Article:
Joan Carles Montes: "Today it's called a circular economy, but in reality it's been done all my life"

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  • Joan Carles Montes, spokesperson for the Humana Foundation.
    Joan Carles Montes, spokesperson for the Humana Foundation. Source: Joan Carles Montes.

The Humana Foundation is a Catalan organization that was born in 1987 in Barcelona. It has been dedicated to the collection and reuse of clothes for 36 years, and is present throughout Spain.

Joan Carles Montes, spokesman for The Humana Foundation, details the process that a piece of clothing follows from the time it is collected in its containers until it is sold or recycled. He argues that the second-hand clothing sector is still very limited, but it is becoming increasingly popular among citizens, especially among young people.

Humana gives clothes a second life. What is the process?

First we sign an agreement with the city council to install collection containers on the public road, or with private companies to put them on private land with public access. People leave their laundry bags there, and we empty them up to three times a week and take them to the reuse plant. Once on the ship, the clothes are weighed and reports are sent to the town councils about it.

Then we open each bag and manually determine the condition of each piece. We look at key points such as the armpits or neck, if buttons are missing, if there is wear... We also define characteristics such as material or age range. According to these criteria the piece is allocated. Those that are in good condition are sold directly, both in Catalonia and abroad. On the other hand, those that don't are sent to companies dedicated to recycling, and become blankets, mats... Finally, there is a very small part that is impossible to reuse and goes to landfill.

What percentage is recovered?

We are able to give a second life to 90% of the clothes we collect. This is a lot, but the waste agency calculates that only 12% of the clothes that Catalans get rid of are collected for sorting. Everything else goes in the trash.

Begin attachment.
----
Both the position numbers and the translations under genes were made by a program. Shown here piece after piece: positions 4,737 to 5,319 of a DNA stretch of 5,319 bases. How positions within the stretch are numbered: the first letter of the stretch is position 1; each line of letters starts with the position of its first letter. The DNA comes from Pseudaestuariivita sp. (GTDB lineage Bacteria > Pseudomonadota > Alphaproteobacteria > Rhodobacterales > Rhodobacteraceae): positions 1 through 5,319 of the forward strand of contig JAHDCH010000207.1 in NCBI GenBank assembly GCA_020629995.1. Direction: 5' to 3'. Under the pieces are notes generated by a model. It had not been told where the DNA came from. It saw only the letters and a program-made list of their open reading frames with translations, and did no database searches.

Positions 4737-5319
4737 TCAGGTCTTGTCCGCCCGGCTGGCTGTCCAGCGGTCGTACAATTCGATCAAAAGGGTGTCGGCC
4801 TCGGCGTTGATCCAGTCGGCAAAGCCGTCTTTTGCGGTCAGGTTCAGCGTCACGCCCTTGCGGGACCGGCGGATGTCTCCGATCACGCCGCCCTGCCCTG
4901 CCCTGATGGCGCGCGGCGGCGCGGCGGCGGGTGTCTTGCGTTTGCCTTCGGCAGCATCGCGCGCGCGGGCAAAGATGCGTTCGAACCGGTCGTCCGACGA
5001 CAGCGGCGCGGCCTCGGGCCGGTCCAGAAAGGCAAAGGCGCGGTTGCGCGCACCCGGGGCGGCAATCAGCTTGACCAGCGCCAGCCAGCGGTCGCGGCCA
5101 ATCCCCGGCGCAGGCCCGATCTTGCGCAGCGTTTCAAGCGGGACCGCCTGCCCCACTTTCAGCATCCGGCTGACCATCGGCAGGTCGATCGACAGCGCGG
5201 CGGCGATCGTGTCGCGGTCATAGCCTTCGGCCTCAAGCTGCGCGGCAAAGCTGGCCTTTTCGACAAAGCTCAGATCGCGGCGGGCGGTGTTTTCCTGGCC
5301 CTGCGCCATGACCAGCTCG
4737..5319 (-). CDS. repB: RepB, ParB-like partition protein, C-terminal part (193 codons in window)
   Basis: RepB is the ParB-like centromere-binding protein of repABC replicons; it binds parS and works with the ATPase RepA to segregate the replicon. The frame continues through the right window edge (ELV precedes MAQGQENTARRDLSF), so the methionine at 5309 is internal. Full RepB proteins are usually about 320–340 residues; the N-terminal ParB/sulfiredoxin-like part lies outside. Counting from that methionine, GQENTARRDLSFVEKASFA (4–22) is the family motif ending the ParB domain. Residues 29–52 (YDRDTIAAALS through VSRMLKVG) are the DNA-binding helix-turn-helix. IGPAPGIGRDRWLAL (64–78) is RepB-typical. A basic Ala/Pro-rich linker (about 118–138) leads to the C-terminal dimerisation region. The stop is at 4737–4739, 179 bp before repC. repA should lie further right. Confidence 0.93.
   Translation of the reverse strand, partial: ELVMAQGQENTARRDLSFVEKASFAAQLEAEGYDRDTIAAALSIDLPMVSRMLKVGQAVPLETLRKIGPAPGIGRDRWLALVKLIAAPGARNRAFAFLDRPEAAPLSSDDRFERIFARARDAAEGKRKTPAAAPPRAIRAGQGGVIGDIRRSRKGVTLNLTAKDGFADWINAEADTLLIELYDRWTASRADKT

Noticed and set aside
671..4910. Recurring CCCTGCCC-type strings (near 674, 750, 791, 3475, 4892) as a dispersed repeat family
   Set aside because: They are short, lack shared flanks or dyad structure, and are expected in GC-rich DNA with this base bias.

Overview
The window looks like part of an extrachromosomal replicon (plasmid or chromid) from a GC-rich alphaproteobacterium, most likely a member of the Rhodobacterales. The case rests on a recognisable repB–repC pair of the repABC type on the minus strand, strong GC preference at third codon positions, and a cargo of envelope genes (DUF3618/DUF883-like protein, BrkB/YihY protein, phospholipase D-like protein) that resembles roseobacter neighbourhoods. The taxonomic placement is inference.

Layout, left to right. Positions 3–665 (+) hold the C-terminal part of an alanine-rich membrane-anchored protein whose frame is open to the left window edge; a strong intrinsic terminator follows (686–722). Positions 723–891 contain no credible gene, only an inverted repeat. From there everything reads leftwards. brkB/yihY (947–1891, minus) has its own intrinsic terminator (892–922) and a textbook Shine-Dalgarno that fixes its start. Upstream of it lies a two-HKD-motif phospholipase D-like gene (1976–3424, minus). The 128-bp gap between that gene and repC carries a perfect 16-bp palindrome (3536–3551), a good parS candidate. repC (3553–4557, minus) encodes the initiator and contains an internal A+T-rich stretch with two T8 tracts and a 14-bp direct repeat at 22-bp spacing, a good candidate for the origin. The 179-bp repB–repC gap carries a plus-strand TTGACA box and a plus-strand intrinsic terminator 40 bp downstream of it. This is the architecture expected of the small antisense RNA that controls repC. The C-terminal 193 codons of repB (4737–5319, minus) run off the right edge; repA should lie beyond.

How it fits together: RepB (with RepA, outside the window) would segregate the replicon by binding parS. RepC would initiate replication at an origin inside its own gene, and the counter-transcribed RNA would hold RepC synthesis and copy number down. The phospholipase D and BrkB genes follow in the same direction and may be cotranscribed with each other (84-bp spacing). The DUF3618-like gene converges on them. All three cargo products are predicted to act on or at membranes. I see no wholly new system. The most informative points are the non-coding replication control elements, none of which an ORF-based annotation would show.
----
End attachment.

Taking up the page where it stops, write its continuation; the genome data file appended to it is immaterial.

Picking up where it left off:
Why are the reports you mention necessary?

First, because it is a commitment with the town councils. We sign an agreement that is a commitment to collect waste, in this case, textiles. This means that you must inform the council of the number of containers we have and the kilos of clothes we recover. We are also obliged by the waste agency.

In addition, we also want it to be clear how much clothing we collect, what goes into the plant and what goes out.

It is also a matter of transparency, then.

Yes, because there is still a lot of awareness missing about what is done with these clothes that people leave in the bins. We sell clothes because our goal is to turn textile waste into a resource, especially economic, because it serves, on the one hand, to finance our activity, because we don't have any kind of subsidy, and to manage the clothes we need resources.

On the other hand, the profits we generate are dedicated entirely to financing development cooperation projects. Therefore, our activity has an environmental and ethical purpose.

Is ignorance one of the obstacles in the sector?

exactly There are people who think that we sell clothes in street markets, in parallel. But the truth is that every kilo we get enters the plant and is classified.

Another obstacle to the reuse of clothes, by the way, is the lack of containers and collection points. And to this we must add that there are times when container thefts occur in which organized groups destroy the equipment and sell the clothes on their side.

Why is it important to incorporate reuse into citizens' consumption patterns?

Especially for the replacement fee, which is the possibility of acquiring a second-hand or inherited piece, or in any alternative way, and not buying it new in stores. Currently, 70% of people who shop at Humana stores say that once they buy a piece there, they no longer look for a new one.